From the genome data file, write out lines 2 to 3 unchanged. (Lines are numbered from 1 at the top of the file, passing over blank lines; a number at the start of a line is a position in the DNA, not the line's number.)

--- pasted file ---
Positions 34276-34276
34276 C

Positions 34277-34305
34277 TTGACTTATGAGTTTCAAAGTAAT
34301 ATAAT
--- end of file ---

34276 C

Positions 34277-34305